Career Advice for Every Creative and Artist: How to Be Successful


– Hey everybody, this is Roberto
Blake at robertoblake.com, helping you create
something awesome today. So today’s video is slightly different, you’ll notice a little bit
of a different camera set up and some things going on. One, I’m still testing
the Sony RX100 Mark V as a new camera and it’s pretty sweet. The other thing is, this
is one of those rare videos that I’m shooting in realtime for you guys instead of prerecording
it weeks in advance and part of that is, I
actually don’t have a lot of backfill left because I’ve
actually been traveling a lot, I’m actually still getting
a little bit over a cold, and I really just wanted
to make this video while I had some things on my mind. So let’s talk about creative careers. In general, we’re
talking about things like graphic design, we’re
talking about photography, we’re talking about being a writer, we’re talking about anything you wanna do as a creative person, this could include being a musician or a performing artist and what the truth of a career
outlook looks like for you, because I know there are a lot of people and a lot of these
people, they’re not coming from the industry, so,
they’re telling you things, they’re telling you
there’s no money in it, they’re telling you
there’s no future in it, and that you need something more practical instead of aligning you with somebody who’s been successful at what you’ve done, because there may be, what
they wanna say are exceptions or anomaly or it’s so rare to
be successful at that thing, but the reality is that
they’re saying that on some level, they don’t
believe that you could do it instead of putting you
in a position to win. And just keep in mind,
this is not me bagging on your parents, your aunts,
your uncles, your teacher, or whoever is giving you this advice, I’m just saying, that you
have to really question the source here. If you wanted to learn how to drive a car, are you gonna listen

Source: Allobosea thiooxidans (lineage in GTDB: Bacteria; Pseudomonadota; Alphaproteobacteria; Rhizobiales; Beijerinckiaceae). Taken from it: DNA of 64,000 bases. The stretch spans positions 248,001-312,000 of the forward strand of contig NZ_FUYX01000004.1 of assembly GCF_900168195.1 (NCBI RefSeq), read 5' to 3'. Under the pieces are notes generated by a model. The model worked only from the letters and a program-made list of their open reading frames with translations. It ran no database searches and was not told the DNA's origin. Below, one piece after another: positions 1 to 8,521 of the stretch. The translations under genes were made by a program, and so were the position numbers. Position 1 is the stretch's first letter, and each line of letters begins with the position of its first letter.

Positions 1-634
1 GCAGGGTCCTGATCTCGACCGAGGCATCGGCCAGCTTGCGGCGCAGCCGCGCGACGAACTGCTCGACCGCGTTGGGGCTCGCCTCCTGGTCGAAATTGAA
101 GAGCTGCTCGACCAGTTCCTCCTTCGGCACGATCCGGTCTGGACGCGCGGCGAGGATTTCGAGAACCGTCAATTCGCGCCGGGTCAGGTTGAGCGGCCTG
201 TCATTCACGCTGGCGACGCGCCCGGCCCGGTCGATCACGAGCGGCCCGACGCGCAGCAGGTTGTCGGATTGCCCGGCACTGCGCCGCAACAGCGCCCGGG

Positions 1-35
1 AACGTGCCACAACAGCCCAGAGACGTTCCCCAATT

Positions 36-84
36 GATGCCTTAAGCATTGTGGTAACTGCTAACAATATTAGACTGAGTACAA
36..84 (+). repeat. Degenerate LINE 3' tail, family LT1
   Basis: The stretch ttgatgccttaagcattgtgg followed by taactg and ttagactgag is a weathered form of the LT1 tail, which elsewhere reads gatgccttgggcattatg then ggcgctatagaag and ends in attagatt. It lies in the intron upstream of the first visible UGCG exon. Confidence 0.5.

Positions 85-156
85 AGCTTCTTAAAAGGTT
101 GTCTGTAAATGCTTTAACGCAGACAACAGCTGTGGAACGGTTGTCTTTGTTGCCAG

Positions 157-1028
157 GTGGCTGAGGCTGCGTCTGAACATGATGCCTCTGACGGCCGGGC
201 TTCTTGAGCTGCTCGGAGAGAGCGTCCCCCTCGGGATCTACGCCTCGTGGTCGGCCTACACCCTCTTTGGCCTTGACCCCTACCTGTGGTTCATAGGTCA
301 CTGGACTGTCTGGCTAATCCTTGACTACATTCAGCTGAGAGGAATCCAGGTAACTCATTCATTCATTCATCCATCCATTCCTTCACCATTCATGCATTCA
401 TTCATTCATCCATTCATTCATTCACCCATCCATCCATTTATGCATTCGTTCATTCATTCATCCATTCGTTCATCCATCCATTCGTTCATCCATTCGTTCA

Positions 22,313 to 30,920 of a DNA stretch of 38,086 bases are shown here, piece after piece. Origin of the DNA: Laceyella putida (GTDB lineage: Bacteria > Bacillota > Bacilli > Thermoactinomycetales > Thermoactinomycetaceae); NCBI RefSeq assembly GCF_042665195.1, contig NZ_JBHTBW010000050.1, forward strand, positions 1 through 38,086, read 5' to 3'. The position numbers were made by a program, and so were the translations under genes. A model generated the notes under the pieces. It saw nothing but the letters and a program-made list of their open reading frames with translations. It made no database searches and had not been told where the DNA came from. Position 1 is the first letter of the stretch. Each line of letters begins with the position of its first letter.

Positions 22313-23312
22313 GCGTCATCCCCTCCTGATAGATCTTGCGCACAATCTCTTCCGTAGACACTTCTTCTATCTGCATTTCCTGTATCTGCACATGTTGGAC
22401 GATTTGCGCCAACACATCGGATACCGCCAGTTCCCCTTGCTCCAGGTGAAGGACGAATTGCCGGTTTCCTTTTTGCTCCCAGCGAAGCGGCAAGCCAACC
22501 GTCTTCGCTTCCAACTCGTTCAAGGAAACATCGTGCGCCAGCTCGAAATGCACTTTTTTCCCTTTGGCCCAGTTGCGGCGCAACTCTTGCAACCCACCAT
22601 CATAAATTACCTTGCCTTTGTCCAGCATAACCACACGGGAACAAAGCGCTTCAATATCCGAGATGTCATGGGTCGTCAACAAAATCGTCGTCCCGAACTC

to somebody who’s like, oh no, I never drive, I have
too much anxiety around it, you see nothing but people
getting into car accidents all the time, is that somebody
that you’re going to take as the source on something or
someone who is a great driver with a fantastic driving
record, hasn’t had an accident, I mean, just think about that from a practical point of view. So part of my advice and
my spiel to you is that if you wanna be successful at something, talk to someone who’s actually
been successful at it, talk to someone who has
actually made money at it, and they can tell you what the reality is and what it looks like and
I’m one of those people in this particular instance,
but you need to find those people that are accessible
to you in your every day life or on social media or in your community and find the people who
have actually done it because those people can put you on a path and give you the advice and
tell you what it looks like and how serious it is, what’s
changed and what’s not, and for some people
that answer is college. Now you guys know that I’ve been skeptical about certain things with college and I want to college and
my experience was great for the most part, but I
also talk to college students every single day, I talk to
graduates every single day, I also talked to the people
who actually hire for a living every single day, my
friends, my contemporaries, my colleagues, even my competitors, and I know what the anxiety
is even as someone myself who has to write checks to freelancers, I know what the anxiety
is around hiring anybody and I know what the reality
and the outlook is for students in a way that they may not appreciate, professors may not appreciate, your parents may not appreciate, because you have to
think, these are people who don’t write checks to
creative people for a living. So if your job and your business
relies on writing checks to creative people to do your design work, writing checks to people
to do video editing, writing checks to people to do some of your social media management, if you’re in that position, or
you’ve been on that position, and you’ve hired for that position, or you’ve worked for that position before, you are a credible source
of information for somebody who looks to do that, someone
who has not done that, someone who doesn’t do that,
someone who doesn’t hire, has not hired, or has not
worked in the industry in years and years and years,
is probably not a credible source of information,
no matter how intelligent they are, no matter how
well intentioned they are. That’d be like taking
stock advice from somebody who’s never invested in their
life, that would be taking driving lessons from
somebody who’s never driven a car before or hasn’t done
it in a very, very long time. It’s not the greatest idea in the world and, again, I don’t mean
that to be dismissive or offensive toward anyone in your life, I’m saying that, if you
want to be successful at a particular thing,
someone with the experience, and not just prior experience,
but active experience that’s a practitioner in the industry, is your best source of information. So you need to be cultivating
those relationships, you need to be marketing and